Data Highlighter: a Hidden Gem in Search Console

Data Highlighter

Data Highlighter

Adding Schema markup microdata to our webpages is helpful in acquiring more organic traffic for our sites. Though Google has not declared it as a ranking factor, the search giant has acknowledged that it uses structured data to better understand the HTML elements of a site so it can use them for rich snippets.

Having rich snippets may not directly improve rankings, but they allow search listings to display elements that may result in higher organic click-through rates. Author names, prouct review scores. Prices, event dates, etc. are some examples. It’s definitely something that every webmaster should implement on his or her site but to this day, very few of us actually do it properly.

Reasons why Schema markup isn’t implemented on a site can vary widely. Regular bloggers may not have the coding knowledge to apply microdata while ecommerce site owners might find it to be a daunting project especially if they have thousands of pages. Still, it’s a worthwhile project and it’s something all of us have to address at some point.

Fortunately, Google provides a quick and easy way to mark up elements of your site without having to dig into your HTML for inordinate numbers of pages. The Data Highlighter tool provides a point-and-click suction for quick and easy markups. While it’s not exactly new, Data Highlighter is often ignored despite the benefits it brings and its relative ease of use.

How to Use Data Highlighter

If you’re reading about this, you probably have Search Console all set up. If not, here’s a quick guide. If you’re installing SC for the first time, please note that it may take a few days to a week for the data to start showing up in your account.

Once that’s been taken care of, go to Search Console, choose the property you want to work on and go to the menu at the left hand side. Click on Search Appearance>Data Highlighter:

Search Console-Data highlighter

If you’re using Data Highlighter for the first time, you’ll see an introductory video with a blue button beside it that says “Start Highlighting.” Click on it.

Start highlighting-Data Highlighter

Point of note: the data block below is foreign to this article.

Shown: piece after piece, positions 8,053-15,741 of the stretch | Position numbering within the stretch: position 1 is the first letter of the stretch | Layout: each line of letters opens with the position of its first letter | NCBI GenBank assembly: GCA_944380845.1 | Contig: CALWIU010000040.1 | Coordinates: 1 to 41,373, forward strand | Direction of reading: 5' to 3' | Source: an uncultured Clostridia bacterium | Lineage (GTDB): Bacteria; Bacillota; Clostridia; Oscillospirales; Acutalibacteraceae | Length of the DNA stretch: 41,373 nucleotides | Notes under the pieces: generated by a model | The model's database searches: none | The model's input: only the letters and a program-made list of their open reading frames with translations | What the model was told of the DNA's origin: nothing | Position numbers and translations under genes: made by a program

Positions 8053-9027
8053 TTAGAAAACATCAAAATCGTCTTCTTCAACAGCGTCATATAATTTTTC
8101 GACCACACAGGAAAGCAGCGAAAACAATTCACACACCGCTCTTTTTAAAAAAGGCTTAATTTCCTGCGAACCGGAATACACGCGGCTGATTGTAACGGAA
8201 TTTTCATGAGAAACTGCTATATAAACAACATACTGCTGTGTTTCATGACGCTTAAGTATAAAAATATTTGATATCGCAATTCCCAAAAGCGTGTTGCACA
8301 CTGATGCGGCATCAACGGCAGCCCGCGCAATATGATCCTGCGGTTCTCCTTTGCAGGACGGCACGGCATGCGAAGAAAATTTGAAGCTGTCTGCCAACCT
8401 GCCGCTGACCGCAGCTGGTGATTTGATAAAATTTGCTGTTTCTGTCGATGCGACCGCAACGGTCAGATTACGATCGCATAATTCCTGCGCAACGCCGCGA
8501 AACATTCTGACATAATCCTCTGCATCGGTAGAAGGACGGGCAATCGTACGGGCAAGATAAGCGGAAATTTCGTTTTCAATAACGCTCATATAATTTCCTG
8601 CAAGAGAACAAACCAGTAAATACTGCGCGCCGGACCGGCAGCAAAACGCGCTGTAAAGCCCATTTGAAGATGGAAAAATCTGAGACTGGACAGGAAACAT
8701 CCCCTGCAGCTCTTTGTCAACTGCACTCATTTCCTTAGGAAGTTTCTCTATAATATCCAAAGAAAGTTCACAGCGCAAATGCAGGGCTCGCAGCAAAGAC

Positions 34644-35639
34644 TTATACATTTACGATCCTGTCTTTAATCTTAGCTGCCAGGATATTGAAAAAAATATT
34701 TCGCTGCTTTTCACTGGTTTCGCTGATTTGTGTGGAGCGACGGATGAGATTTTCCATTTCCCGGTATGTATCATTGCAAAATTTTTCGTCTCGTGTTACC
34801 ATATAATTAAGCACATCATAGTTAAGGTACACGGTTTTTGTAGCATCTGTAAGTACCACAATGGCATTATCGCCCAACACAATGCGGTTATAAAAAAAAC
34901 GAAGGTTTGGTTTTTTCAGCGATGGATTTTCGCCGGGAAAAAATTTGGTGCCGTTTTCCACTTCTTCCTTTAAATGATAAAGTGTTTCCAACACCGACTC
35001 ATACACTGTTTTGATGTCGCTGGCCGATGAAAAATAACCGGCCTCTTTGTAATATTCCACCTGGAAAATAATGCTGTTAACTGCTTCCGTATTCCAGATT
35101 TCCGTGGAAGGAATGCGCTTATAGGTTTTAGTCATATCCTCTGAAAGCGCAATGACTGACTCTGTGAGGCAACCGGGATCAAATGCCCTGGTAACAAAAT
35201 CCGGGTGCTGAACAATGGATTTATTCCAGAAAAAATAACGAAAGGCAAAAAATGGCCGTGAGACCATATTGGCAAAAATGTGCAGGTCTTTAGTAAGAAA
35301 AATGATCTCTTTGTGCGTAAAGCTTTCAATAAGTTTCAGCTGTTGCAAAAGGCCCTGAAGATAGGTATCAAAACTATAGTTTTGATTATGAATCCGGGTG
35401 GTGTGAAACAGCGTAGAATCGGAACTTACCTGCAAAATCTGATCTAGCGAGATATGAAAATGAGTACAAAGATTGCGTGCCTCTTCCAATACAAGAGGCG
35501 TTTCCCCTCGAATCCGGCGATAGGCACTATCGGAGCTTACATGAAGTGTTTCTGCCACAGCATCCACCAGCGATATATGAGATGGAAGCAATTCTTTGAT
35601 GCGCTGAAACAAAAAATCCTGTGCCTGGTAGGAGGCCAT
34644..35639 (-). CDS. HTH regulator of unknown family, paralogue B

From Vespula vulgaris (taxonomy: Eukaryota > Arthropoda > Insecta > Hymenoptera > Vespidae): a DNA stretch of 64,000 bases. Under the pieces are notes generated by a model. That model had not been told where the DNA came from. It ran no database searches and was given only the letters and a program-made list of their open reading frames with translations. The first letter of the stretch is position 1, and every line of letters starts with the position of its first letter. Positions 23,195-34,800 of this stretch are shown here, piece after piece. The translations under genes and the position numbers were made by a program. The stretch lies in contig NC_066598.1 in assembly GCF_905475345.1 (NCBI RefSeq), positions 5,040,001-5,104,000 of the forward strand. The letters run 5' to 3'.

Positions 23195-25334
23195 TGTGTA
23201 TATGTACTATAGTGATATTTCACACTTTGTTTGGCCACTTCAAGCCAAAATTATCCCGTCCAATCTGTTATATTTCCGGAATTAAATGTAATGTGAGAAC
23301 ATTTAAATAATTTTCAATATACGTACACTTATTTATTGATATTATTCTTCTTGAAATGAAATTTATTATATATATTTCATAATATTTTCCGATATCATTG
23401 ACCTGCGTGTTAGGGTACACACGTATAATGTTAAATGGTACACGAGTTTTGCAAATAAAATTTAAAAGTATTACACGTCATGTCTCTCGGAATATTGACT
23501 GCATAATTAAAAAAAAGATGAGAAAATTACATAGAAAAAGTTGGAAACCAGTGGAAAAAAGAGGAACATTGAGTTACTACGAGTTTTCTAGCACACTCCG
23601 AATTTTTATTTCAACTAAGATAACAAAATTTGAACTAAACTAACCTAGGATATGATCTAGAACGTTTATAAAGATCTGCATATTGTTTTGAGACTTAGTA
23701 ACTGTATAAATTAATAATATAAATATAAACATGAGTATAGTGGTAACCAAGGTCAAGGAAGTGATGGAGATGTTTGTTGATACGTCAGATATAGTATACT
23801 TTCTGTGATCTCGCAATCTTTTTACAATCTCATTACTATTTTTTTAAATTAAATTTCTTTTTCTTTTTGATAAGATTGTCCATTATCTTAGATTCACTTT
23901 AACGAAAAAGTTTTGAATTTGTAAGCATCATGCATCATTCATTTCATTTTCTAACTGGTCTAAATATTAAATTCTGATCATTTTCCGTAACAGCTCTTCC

You’ll be asked to enter the URL of the page.

Data highlighter enter URL

Next, designate the type of content in the page. The selection is a little limited at this point, but most of the major types are covered. Articles, Events, Movies, Products, software, etc. are some of the types you can expect to see:

Type of information-DH

You will then be asked whether you want to apply the data highlights to just the page identified or if you want to apply the same markups to every page similar to it. Choose an option that suits your needs.

From there, you’ll be shown the page within Search Console.

Data highlighter screen

Highlight text, images and other elements on the page. After releasing left click on your mouse, you’ll be shown a choice of different markup types that you can tag on-page elements as.

Data highlighter tagging


Data highlighter-author markup

image data highlighter markup


Hit the Done button to publish the markups. It’s that simple.

Substitute for Schema? Not so Fast

While Data Highlighter offers quick markups and ease of use, it’s not a perfect alternative for Schema microdata application. For one thing, the fact that it’s on Google Search Console means that only Google can see the markups. Bing, Yahoo and other search engines can’t see it and therefore can’t display rich snippets on their search results.

George Freitag also pointed out that changing the content in your pages can mess up the Data Highlighter project after you publish it. When this happens, you will likely need to redo the highlighting. George also noted that while Data Highlighter was good at identifying tagged items across multiple pages, it’s not 100% accurate. Subtle changes in the positions of the page’s marked elements may confuse Google and leave it unable to recognize HTML elements. To improve data pattern recognition, Bill Slawski recommended unblocking CSS and JavaScript files in robots.txt.

Even with these limitations, Data Highlighter is an amazing tool as far as I’m concerned. The fact that it allows non-coders to mark up their data and potentially display rich snippets in Google’s SERPs is a lifesaver for some of us. The tool is perfect for smaller sites owned by bloggers who can’t be bothered by technical SEO. It’s also a quick and dirty markup solution for bigger sites with web development teams that are often too swamped to put Schema markups on top of their priority lists.

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